DEGENERATIVE DISC DISEASE
Degeneration of the intervertebral disc is is often called “degenerative disc disease” (DDD) of the spine. It is a common disorder of the lower spine. Disc degeneration can lead to disorders such as spinal stenosis (narrowing of the spinal canal that houses the spinal cord and nerve roots; can be lumbar or cervical), spondylolisthesis (forward slippage of the disc and vertebra), and retrolisthesis (backward slippage of the disc and vertebra). DDD is in fact not a disease. But, rather it’s a degenerative condition that can be painful and can greatly affect the victim’s quality of life. Disc degeneration is a normal part of aging and is generally not a problem by itself. However, for certain individuals, a degenerated disc can cause pain. Such as when bone spurs grow adjacent to the discs and pinch or put pressure on the nearby nerve roots or spinal canal.
Aging is the most common cause of disc degeneration. As the body ages, the discs in the spine dehydrate, or dry out. So they lose their ability to act as shock absorbers between the vertebrae. The bones and ligaments that make up the spine also become less flexible and thicken. Unlike muscles, there is minimal blood supply to the discs so they lack the ability to heal or repair themselves. Repetitive stress injury (RSI) and/or several injuries over time that involve the same disc can also increase the likelihood of disc degeneration as may a poor body mass index. However, an active lifestyle that combines regular light exercise and a good diet can help to repair or prolong the life of the disc.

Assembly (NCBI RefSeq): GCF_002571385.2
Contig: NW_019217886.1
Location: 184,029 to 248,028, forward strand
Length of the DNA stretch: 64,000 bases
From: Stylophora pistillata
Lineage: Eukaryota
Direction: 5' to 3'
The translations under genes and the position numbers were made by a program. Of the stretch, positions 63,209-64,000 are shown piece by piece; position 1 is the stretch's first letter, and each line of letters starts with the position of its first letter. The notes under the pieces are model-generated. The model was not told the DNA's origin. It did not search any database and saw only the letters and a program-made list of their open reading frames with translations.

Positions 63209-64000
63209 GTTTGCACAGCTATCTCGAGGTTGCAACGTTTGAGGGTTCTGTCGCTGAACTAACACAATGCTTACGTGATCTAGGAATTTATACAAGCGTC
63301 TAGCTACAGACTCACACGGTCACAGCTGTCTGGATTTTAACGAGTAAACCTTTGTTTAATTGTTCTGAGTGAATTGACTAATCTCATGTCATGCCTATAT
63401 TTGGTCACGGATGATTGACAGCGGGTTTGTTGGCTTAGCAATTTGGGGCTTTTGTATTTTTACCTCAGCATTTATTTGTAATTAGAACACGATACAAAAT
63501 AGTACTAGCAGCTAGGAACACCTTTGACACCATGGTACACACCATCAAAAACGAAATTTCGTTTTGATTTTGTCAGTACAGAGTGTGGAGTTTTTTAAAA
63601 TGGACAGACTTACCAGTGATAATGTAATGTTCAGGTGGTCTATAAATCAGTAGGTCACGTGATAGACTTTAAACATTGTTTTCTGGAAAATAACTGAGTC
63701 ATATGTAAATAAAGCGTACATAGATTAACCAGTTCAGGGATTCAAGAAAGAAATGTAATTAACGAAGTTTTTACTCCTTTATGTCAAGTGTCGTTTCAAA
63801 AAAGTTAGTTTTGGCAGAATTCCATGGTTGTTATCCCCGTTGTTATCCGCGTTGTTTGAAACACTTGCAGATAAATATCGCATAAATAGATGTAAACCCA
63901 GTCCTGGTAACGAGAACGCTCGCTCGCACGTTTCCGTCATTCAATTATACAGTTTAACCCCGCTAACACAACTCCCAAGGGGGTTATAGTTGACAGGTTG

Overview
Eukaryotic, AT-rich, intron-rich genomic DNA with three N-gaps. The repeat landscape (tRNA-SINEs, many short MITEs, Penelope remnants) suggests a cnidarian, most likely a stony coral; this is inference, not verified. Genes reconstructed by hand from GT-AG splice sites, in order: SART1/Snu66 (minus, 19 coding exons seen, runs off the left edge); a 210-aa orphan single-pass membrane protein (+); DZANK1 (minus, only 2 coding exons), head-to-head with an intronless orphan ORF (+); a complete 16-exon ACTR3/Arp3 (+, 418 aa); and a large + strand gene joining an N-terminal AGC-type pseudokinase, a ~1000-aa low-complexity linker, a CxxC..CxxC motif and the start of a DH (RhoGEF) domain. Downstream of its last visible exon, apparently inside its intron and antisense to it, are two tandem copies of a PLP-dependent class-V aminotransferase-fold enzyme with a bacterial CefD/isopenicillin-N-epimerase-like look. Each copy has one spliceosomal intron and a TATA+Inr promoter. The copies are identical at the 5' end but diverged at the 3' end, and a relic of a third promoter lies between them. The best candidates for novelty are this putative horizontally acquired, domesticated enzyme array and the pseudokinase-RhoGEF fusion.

With symptomatic degenerative disc disease, chronic low back pain sometimes radiates to the hips. Or there is an aching pain in the buttocks or thighs while walking. Sporadic tingling or weakness through the knees may also be evident. Similar pain may be felt or may increase while sitting, bending, lifting, and twisting. While the degeneration of the disc will likely progress as a natural part of the aging process, symptoms such as low back pain often decrease over time.
UNDERSTANDING DISC PAIN
It is not clear why some degenerative discs are painful and some are not. After an injury, some discs become painful because of inflammation. Some people have nerve endings that penetrate more deeply into the annulus fibrosus, or outer layer of the disc, than others. Therefore the disc is more susceptible to becoming a source of pain. Pain that radiates down the leg, known as sciatica or lumbago, is the result of the nerve root encountering the inner disc material, or the nucleus pulposus, an inflammatory substance that also puts pressure on the nerve. These conditions can cause symptoms such as severe leg pain, difficulty standing and walking, and weakness or numbness in the legs. Degenerative disc disease can lead to a chronic debilitating condition. And it can have a serious negative impact on a person’s quality of life. When pain from degenerative disc disease is severe, traditional nonoperative treatment is often ineffective. Call us today if you have Degenerative Disc Disease. 215-343-3223